61  costs for registration and inspection or accreditation shall be
   62  paid by the physician seeking to register the clinic.
   63         (b) A pain-management clinic may not be owned, either in
   64  whole or in part, by or have any contractual relationship,
   65  whether through employment or by independent contract, with:
   66         1. A physician who during the course of his or her practice
   67  has been denied the privilege of prescribing, dispensing,
   68  administering, supplying, or selling any controlled substance
   69  and who has, during the course of his or her practice, had the
   70  board take disciplinary action against his or her medical
   71  license as a result of dependency on drugs or alcohol.
   72         2. A person who has been convicted of or who has pled
   73  guilty or nolo contendere, regardless of whether adjudication
   74  was withheld, to an offense that constitutes a felony.
   75  
   76  As used in this section, the term “controlled substance” means a
   77  controlled substance listed in Schedule II, Schedule III, or
   78  Schedule IV in s. 893.03.
   79         (5) The Board of Medicine shall adopt rules setting forth
   80  standards of practice for physicians practicing in privately
   81  owned pain-management clinics that primarily engage in the
   82  treatment of pain by prescribing or dispensing controlled
   83  substance medications. Such rules shall address, but need not be
   84  limited to, the following subjects:
   85         (a) Facility operations;
   86         (b) Physical operations;
   87         (c) Infection control requirements;
   88         (d) Health and safety requirements;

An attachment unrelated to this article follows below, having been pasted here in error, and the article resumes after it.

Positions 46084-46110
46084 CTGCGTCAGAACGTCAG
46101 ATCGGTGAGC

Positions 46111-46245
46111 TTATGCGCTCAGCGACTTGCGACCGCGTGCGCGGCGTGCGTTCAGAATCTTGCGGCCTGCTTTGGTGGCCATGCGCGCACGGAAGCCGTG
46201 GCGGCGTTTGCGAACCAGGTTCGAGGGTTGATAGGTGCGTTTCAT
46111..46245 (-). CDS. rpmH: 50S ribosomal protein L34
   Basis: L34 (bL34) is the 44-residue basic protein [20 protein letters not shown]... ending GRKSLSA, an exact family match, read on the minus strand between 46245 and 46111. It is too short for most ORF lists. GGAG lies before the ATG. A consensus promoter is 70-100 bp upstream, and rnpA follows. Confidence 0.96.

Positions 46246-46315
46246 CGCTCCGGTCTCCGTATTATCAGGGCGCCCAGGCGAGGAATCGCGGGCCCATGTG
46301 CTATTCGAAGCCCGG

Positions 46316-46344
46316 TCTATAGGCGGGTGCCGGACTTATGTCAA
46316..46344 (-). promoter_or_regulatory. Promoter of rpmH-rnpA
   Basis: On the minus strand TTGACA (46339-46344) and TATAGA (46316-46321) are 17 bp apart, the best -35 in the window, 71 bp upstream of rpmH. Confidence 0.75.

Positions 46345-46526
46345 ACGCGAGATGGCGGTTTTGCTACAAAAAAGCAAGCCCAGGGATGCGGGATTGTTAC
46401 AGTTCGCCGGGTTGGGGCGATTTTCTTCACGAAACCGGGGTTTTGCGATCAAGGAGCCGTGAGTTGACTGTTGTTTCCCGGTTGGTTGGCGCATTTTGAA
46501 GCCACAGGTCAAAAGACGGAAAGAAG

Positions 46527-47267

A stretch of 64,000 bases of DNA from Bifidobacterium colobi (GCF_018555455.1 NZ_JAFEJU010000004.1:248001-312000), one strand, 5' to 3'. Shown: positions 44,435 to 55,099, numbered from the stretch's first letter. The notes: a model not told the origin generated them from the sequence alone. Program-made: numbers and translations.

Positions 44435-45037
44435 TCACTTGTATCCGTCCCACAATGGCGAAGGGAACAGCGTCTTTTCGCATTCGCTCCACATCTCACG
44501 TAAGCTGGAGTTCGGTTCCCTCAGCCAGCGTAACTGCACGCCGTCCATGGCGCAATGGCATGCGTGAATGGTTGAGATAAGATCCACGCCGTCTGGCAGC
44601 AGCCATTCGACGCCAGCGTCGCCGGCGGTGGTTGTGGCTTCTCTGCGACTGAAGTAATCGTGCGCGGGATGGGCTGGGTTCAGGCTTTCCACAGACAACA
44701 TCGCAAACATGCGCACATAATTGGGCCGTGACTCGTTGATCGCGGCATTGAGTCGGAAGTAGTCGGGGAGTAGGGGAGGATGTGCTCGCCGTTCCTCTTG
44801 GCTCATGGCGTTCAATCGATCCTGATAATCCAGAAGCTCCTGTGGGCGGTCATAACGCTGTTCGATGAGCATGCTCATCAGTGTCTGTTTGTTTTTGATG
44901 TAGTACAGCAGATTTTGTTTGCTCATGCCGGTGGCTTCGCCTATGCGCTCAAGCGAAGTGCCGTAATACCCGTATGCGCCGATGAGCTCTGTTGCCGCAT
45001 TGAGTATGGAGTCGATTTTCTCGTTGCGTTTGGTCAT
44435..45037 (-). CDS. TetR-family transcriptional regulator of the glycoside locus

89         (e) Quality assurance requirements;
   90         (f) Patient records;
   91         (g) Training requirements for all facility health care
   92  practitioners who are not regulated by another board;
   93         (h) Inspections; and
   94         (i) Data collection and reporting requirements.
   95  
   96  A person may not prescribe or dispense any medication, including
   97  a controlled substance, on the premises of a pain-management
   98  clinic unless he or she is a physician licensed under this
   99  chapter or chapter 459; however, a pharmacist licensed under
  100  chapter 465 may dispense any medication, including a controlled
  101  substance, on the premises of a pain-management clinic. A
  102  physician is primarily engaged in the treatment of pain by
  103  prescribing or dispensing controlled substance medications when
  104  the majority of the patients seen are prescribed or dispensed
  105  controlled substance medications for the treatment of chronic
  106  nonmalignant pain. Chronic nonmalignant pain is pain unrelated
  107  to cancer which persists beyond the usual course of the disease
  108  or the injury that is the cause of the pain or more than 90 days
  109  after surgery.
  110         Section 2. Subsections (3) and (4) of section 459.005,
  111  Florida Statutes, are amended to read:
  112         459.005 Rulemaking authority.—
  113         (3)(a) All privately owned pain-management clinics,
  114  facilities, or offices, hereinafter referred to as “clinics,”
  115  which advertise in any medium for any type of pain-management
  116  services, or employ a physician who is licensed under this
  117  chapter and who is primarily engaged in the treatment of pain by
  118  prescribing or dispensing controlled substances substance
  119  medications, must register with the department by January 4,
  120  2010, unless that clinic is licensed as a facility under chapter
  121  395. A person may not own or operate a pain-management clinic in
  122  this state unless he or she is a physician licensed under this
  123  chapter or chapter 458. The status of the physician’s license
  124  must be clear and active according to the Division of Medical
  125  Quality Assurance within the Department of Health in order to
  126  own or operate a pain-management clinic. A physician may not
  127  practice osteopathic medicine in a pain-management clinic that
  128  is required to but has not registered with the department. Each